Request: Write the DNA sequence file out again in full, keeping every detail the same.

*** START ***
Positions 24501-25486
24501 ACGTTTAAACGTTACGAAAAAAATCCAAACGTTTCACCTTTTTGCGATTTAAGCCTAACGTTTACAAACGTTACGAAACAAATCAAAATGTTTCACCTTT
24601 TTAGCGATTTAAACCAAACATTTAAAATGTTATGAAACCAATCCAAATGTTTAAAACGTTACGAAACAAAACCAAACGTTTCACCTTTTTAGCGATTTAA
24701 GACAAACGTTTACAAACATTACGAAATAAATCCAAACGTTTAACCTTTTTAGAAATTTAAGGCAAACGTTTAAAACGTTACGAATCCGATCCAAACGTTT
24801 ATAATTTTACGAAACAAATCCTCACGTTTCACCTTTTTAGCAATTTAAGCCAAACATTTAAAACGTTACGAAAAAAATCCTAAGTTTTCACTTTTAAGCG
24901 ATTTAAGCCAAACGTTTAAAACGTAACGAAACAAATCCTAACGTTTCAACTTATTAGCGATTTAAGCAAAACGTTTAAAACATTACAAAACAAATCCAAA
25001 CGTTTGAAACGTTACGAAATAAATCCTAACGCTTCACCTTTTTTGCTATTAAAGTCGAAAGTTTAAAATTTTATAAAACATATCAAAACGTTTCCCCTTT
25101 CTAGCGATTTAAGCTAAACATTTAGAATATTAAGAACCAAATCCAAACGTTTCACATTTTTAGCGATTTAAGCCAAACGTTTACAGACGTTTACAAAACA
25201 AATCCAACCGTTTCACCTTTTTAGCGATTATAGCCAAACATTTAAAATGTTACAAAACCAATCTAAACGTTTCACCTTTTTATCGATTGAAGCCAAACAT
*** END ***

Positions 24501-25486
24501 ACGTTTAAACGTTACGAAAAAAATCCAAACGTTTCACCTTTTTGCGATTTAAGCCTAACGTTTACAAACGTTACGAAACAAATCAAAATGTTTCACCTTT
24601 TTAGCGATTTAAACCAAACATTTAAAATGTTATGAAACCAATCCAAATGTTTAAAACGTTACGAAACAAAACCAAACGTTTCACCTTTTTAGCGATTTAA
24701 GACAAACGTTTACAAACATTACGAAATAAATCCAAACGTTTAACCTTTTTAGAAATTTAAGGCAAACGTTTAAAACGTTACGAATCCGATCCAAACGTTT
24801 ATAATTTTACGAAACAAATCCTCACGTTTCACCTTTTTAGCAATTTAAGCCAAACATTTAAAACGTTACGAAAAAAATCCTAAGTTTTCACTTTTAAGCG
24901 ATTTAAGCCAAACGTTTAAAACGTAACGAAACAAATCCTAACGTTTCAACTTATTAGCGATTTAAGCAAAACGTTTAAAACATTACAAAACAAATCCAAA
25001 CGTTTGAAACGTTACGAAATAAATCCTAACGCTTCACCTTTTTTGCTATTAAAGTCGAAAGTTTAAAATTTTATAAAACATATCAAAACGTTTCCCCTTT
25101 CTAGCGATTTAAGCTAAACATTTAGAATATTAAGAACCAAATCCAAACGTTTCACATTTTTAGCGATTTAAGCCAAACGTTTACAGACGTTTACAAAACA
25201 AATCCAACCGTTTCACCTTTTTAGCGATTATAGCCAAACATTTAAAATGTTACAAAACCAATCTAAACGTTTCACCTTTTTATCGATTGAAGCCAAACAT